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Differences Between Federal and State Criminal Charges



Differences Between Federal and State Criminal Charges

Differences Between Federal and State Criminal Charges

To most people, a criminal charge is a criminal charge, and any arrest can be a scary and stressful experience. However, when facing a federal criminal charge, it’s important to understand how it differs from a state charge and how the criminal justice process varies in these circumstances.

Below you’ll find some pertinent questions involving the difference between federal and state criminal charges and answers that can help you learn more about both criminal courts.

What is the difference between state and federal criminal courts?

State courts and federal courts are the two primary courts in the United States. In the simplest of terms, state courts handle state laws, and federal courts manage federal laws. Another way of defining this is through jurisdiction. Jurisdiction dictates the types of criminal cases that a federal court or a state court hears. State courts have broader jurisdiction, while federal courts have more limited jurisdiction.

Federal and state courts are also distinguished by who makes these laws. State legislators, such as state governors, help to pass laws concerning criminal acts in the states. Members of Congress, such as Senators and U.S Representatives, collectively create federal laws. Federal courts are maintained under the Constitution, while state courts are held under the state legislature.

What are examples of crimes that can be charged on the federal level?

Congress establishes the laws and penalties of crimes that are charged on the federal level. If a crime is classified as a federal crime, it will involve some violation of the Constitution or a crime that’s seen on a national scale. Most crimes are tried at the state level, while fewer crimes are handled at the federal level.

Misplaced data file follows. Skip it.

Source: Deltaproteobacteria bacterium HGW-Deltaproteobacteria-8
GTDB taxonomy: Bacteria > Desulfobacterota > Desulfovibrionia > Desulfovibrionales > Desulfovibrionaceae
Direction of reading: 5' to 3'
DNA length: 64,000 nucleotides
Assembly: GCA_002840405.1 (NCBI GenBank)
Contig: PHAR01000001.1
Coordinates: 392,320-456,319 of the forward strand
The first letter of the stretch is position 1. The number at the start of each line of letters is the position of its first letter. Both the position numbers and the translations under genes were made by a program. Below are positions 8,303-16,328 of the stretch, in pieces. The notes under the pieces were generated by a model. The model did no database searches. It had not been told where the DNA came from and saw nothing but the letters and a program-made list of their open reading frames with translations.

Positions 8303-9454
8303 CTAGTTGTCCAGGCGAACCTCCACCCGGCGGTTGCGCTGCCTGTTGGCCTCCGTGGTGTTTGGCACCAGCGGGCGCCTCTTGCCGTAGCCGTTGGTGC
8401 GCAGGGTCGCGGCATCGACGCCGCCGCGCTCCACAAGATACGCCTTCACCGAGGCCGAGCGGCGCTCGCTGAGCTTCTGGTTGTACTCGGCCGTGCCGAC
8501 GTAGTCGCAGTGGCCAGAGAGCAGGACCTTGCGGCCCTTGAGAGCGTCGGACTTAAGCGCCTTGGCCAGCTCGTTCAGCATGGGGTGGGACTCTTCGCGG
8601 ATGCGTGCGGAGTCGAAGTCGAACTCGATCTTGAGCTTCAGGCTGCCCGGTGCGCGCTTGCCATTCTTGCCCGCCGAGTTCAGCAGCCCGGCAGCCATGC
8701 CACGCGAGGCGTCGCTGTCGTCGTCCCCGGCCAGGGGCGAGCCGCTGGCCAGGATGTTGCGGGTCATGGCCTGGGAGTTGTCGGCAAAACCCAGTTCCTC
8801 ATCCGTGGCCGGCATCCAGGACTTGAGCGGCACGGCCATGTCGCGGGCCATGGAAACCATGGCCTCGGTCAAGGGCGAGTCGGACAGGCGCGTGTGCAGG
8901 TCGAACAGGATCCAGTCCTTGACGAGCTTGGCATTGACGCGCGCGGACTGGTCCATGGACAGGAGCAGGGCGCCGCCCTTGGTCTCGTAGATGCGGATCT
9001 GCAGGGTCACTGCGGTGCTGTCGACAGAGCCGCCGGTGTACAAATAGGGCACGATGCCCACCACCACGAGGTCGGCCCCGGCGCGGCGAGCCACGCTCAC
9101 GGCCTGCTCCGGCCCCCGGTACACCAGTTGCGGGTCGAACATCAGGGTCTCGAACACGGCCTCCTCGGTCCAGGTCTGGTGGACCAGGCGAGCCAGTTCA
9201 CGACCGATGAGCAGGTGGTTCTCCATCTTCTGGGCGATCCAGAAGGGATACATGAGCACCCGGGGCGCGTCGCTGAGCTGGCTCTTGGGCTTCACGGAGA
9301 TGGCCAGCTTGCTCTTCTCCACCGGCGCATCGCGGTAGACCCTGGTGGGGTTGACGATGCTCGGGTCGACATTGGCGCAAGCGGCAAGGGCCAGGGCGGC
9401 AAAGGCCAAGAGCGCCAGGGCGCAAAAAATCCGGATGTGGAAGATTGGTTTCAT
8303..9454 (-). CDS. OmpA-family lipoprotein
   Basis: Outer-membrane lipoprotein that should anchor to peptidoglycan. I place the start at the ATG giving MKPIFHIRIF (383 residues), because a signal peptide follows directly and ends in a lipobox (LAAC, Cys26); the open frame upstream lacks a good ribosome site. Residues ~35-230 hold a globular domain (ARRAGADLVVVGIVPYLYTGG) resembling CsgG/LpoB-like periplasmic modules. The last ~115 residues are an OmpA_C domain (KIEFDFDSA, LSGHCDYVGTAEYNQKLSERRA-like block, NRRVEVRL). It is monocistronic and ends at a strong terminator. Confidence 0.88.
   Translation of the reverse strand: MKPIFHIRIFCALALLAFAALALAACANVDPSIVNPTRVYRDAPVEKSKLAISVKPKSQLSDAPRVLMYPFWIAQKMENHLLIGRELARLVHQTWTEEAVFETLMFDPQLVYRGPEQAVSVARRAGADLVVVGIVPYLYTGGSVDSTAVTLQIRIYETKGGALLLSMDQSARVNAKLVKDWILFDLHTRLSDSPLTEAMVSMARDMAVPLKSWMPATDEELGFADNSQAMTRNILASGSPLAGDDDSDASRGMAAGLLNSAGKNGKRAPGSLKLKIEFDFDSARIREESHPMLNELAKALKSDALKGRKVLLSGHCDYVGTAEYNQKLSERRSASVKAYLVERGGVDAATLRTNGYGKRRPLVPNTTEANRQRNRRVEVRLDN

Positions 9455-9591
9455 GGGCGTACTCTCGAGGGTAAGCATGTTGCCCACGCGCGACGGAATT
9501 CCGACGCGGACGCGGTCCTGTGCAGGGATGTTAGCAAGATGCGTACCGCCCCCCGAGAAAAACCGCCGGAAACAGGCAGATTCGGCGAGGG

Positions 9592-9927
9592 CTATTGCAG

Examples of federal crimes include tax fraud, mail fraud, counterfeiting U.S. currency, drug trafficking, piracy, treason, computer crimes, identity fraud, credit card fraud, electoral fraud, animal cruelty, federal hate crimes, and immigration offenses. These crimes are serious, and consequences can be harsh on the federal level.

Crimes will be tried at the federal level when:

  • It involves an offense on a federal employee or officer—for example, an assault against an FBI agent.
  • It involves a criminal act on federal land. Examples include any crime that takes place on a military base, a national park, or an Indian reservation.
  • It involves an illegal act that crosses state lines, such as drug trafficking.
  • It involves fraud on the national level. For instance, willfully and knowingly misrepresenting yourself on immigration paperwork or IRS tax documents.

It’s always crucial to work closely with an experienced federal lawyer when facing any of these crimes.

What are examples of crimes that are charged on the state level?

State courts have wide jurisdiction, which means they hear far more criminal cases than the federal courts. Citizens will be charged at the state level for crimes such as theft, robbery, burglary, arson, domestic violence, assault, murder, and rape.